Time’s Running Out to Help Endangered Species on Your Tax Return!


Media Contacts:
Esther Burkett, DFG Wildlife Branch, (916) 445-3764
Melissa Miller, Marine Wildlife Veterinary Care and Research Center, (831) 469-1746
Dana Michaels, DFG Communications, (916) 322-2420

Californians have until April 16 to contribute to funds that benefit endangered wild plants and animals on their state income tax returns. By donating any amount (one dollar or more) you can support the Department of Fish and Game (DFG) Rare and Endangered Species Preservation Fund and/or the California Sea Otter Fund. Make a voluntary contribution on line 403 and/or line 410 of your California tax return, and you will help save the western lily, southern sea otter and other species from extinction.

“These two funds have become especially vital during the current economic downturn, because other sources of support for these conservation and research programs have decreased or are no longer available,” said DFG Wildlife Biologist Esther Burkett. “There are no other dedicated state funding sources available to continue this important work.”

What you donate this year is tax deductible on next year’s return. More information on the Rare and Endangered Species Preservation tax check-off program is available at http://www.dfg.ca.gov/taxcheck.

Many rare, threatened and endangered species have benefited from these voluntary contributions. DFG has been working closely with the U.S. Fish and Wildlife Service (USFWS), Humboldt State University, Redwood National and State Parks and other cooperators to study the nesting behavior and causes of nest failure for the forest-nesting marbled murrelet, a highly endangered seabird.

“The contributions of California’s taxpayers provide extra conservation power because we often use the funds to receive matching grants from the USFWS, providing even more support for species on the brink, such as the marbled murrelet,” said DFG Wildlife Biologist Esther Burkett.

There are 387 listed plant and animal species, from insects that provide essential ecosystem services to the iconic California condor and sea otter. Hundreds more are at risk. Money raised through the tax check-off program helps pay for important DFG research and recovery efforts, including protection of nesting sites for the California least tern, a small, migratory seabird that nests in remnant protected areas along California’s coast from our southern border to the San Francisco Bay Area. The terns are now beginning to arrive along our coast from their wintering grounds, just in time to remind tax filers that they can still help make a difference!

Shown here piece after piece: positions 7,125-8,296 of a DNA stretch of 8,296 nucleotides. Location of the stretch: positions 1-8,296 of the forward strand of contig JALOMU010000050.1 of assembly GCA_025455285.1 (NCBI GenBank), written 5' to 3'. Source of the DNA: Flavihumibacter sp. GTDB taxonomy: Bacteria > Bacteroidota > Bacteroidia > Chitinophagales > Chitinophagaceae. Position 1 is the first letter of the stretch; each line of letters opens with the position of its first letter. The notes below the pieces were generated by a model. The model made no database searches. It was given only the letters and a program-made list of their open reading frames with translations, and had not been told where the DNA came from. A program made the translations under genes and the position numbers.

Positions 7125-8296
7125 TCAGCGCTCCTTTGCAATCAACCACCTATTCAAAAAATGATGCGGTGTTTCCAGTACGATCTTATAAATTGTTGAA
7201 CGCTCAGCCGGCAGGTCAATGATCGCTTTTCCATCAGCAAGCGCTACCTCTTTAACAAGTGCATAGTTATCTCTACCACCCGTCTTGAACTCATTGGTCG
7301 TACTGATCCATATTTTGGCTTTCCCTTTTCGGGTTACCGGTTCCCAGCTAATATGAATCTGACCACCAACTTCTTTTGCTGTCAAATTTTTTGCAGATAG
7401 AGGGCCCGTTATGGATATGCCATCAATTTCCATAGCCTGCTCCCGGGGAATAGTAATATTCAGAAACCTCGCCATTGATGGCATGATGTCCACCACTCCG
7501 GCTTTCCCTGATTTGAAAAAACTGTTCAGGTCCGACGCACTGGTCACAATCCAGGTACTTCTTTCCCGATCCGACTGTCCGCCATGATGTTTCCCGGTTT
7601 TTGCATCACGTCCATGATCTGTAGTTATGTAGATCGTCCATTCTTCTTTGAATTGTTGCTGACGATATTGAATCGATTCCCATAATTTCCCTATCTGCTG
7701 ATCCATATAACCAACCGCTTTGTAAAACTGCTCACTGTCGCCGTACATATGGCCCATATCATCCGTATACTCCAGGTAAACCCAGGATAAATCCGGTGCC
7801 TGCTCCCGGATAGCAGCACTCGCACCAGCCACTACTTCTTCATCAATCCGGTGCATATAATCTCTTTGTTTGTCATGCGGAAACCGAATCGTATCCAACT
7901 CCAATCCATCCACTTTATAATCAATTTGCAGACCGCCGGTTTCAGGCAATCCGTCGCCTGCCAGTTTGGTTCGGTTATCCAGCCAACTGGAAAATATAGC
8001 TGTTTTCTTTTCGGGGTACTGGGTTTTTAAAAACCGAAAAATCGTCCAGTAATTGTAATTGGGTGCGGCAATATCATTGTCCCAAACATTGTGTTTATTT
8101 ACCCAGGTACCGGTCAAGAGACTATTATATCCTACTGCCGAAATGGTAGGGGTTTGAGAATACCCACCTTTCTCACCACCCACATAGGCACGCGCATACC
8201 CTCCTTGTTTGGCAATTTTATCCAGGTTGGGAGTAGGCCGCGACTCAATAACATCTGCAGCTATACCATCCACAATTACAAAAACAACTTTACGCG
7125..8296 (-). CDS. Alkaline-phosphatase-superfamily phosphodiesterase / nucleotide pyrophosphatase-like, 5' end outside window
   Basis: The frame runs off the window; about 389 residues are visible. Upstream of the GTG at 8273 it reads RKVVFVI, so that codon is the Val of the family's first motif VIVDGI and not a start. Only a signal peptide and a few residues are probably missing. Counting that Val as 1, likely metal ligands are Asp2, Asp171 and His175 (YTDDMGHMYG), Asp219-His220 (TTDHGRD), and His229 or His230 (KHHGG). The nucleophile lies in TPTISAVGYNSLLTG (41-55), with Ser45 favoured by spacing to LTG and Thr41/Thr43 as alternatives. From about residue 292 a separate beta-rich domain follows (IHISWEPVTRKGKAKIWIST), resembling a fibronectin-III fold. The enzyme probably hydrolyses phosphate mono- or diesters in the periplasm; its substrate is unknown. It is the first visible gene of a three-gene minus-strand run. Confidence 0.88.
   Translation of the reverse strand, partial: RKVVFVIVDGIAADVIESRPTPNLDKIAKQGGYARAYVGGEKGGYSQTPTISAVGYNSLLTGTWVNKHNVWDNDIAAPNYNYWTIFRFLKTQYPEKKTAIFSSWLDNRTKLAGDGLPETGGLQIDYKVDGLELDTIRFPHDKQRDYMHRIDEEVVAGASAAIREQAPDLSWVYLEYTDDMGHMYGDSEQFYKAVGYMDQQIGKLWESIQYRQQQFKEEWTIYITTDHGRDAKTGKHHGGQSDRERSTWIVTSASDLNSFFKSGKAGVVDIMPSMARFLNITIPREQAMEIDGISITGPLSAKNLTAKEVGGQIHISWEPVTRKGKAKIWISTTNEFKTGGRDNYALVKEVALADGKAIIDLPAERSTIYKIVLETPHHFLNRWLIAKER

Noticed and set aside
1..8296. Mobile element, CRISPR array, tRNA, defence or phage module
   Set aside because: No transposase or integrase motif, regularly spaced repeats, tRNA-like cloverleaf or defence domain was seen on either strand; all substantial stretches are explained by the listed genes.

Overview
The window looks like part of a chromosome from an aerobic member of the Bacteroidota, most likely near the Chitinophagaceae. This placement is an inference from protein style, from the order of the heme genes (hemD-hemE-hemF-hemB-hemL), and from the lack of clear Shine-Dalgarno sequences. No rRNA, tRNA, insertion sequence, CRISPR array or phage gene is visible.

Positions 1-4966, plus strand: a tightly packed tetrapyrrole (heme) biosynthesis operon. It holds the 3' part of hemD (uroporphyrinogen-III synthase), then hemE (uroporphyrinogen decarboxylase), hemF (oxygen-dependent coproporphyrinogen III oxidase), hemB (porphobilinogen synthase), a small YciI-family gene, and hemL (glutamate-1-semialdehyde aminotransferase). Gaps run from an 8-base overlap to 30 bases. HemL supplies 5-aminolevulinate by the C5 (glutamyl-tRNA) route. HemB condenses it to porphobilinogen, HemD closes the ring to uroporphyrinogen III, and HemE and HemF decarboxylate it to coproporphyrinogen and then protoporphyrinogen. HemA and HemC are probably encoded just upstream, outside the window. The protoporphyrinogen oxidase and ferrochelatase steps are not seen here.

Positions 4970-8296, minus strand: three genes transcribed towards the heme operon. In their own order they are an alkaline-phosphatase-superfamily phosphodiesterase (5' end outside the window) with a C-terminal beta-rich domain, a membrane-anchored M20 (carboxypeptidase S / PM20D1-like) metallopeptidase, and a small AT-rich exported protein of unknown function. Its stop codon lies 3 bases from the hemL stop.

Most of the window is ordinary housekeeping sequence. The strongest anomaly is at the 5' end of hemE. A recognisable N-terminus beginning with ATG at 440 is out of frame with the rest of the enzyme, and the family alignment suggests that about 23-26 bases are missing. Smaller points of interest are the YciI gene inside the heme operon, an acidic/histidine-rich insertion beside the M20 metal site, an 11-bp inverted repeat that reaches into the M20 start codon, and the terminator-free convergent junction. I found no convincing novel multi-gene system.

Since 1983, the tax check-off fund for Rare and Endangered Species has raised more than $18 million and supported numerous projects, including a captive breeding and release program for endangered riparian brush rabbits using a newly discovered population of wild rabbits. The critical support of California taxpayers has enabled wildlife biologists to achieve important recovery milestones to conserve our vulnerable species, and many species still need help.

In 2006 a second tax check-off fund was created specifically to facilitate recovery of the California sea otter, which is listed as a State Fully Protected Species and a Threatened Species under the federal Endangered Species Act. The most recent survey indicates there are fewer than 2,800 sea otters remaining in California. This small population is extremely vulnerable to oil spills, environmental pollution, predation by white sharks and other threats. Many sea otter deaths and ailments have been linked to pollution flowing from land to the sea, including fecal parasites, bacterial toxins and chemicals that have been linked to coastal land use.

According to DFG Marine Wildlife Veterinary Care and Research Center Director Laird Henkel, donations to line 410 on state tax returns fund research such as a recent comparative study of sea otter food habits, behavior, health and survival in areas where there is high (Monterey) vs. low (Big Sur) human impact to the nearshore environment. Collaborative work among government, university and non-profit organizations ensures that the California Sea Otter Fund is used effectively to maximize the benefits to sea otter research and conservation.

You can support this research by making a contribution on line 410 of your state tax form 540, the California Sea Otter Fund. DFG works with Defenders of Wildlife to help promote the Sea Otter Fund. An excellent video about the sea otters’ current plight is on their website, http://www.defenders.org (keywords “tax check-off”).